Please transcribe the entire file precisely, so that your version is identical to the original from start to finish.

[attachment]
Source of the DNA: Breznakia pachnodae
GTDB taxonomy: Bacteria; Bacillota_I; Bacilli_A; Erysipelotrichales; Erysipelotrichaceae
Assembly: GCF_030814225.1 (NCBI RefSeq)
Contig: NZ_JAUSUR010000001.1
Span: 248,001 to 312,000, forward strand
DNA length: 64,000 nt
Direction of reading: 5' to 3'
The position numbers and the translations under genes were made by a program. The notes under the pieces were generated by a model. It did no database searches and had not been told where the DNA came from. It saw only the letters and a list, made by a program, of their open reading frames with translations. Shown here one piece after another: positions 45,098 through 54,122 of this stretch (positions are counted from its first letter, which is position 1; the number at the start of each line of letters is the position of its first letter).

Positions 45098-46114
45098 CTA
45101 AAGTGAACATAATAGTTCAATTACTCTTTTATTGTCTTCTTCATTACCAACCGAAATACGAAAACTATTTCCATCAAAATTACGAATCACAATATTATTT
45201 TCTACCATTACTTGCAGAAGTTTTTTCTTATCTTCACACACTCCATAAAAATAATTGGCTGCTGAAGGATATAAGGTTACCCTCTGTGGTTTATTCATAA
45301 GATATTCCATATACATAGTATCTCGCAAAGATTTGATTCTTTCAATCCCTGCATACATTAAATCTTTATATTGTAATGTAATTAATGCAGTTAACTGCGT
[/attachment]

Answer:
Source of the DNA: Breznakia pachnodae
GTDB taxonomy: Bacteria; Bacillota_I; Bacilli_A; Erysipelotrichales; Erysipelotrichaceae
Assembly: GCF_030814225.1 (NCBI RefSeq)
Contig: NZ_JAUSUR010000001.1
Span: 248,001 to 312,000, forward strand
DNA length: 64,000 nt
Direction of reading: 5' to 3'
The position numbers and the translations under genes were made by a program. The notes under the pieces were generated by a model. It did no database searches and had not been told where the DNA came from. It saw only the letters and a list, made by a program, of their open reading frames with translations. Shown here one piece after another: positions 45,098 through 54,122 of this stretch (positions are counted from its first letter, which is position 1; the number at the start of each line of letters is the position of its first letter).

Positions 45098-46114
45098 CTA
45101 AAGTGAACATAATAGTTCAATTACTCTTTTATTGTCTTCTTCATTACCAACCGAAATACGAAAACTATTTCCATCAAAATTACGAATCACAATATTATTT
45201 TCTACCATTACTTGCAGAAGTTTTTTCTTATCTTCACACACTCCATAAAAATAATTGGCTGCTGAAGGATATAAGGTTACCCTCTGTGGTTTATTCATAA
45301 GATATTCCATATACATAGTATCTCGCAAAGATTTGATTCTTTCAATCCCTGCATACATTAAATCTTTATATTGTAATGTAATTAATGCAGTTAACTGCGT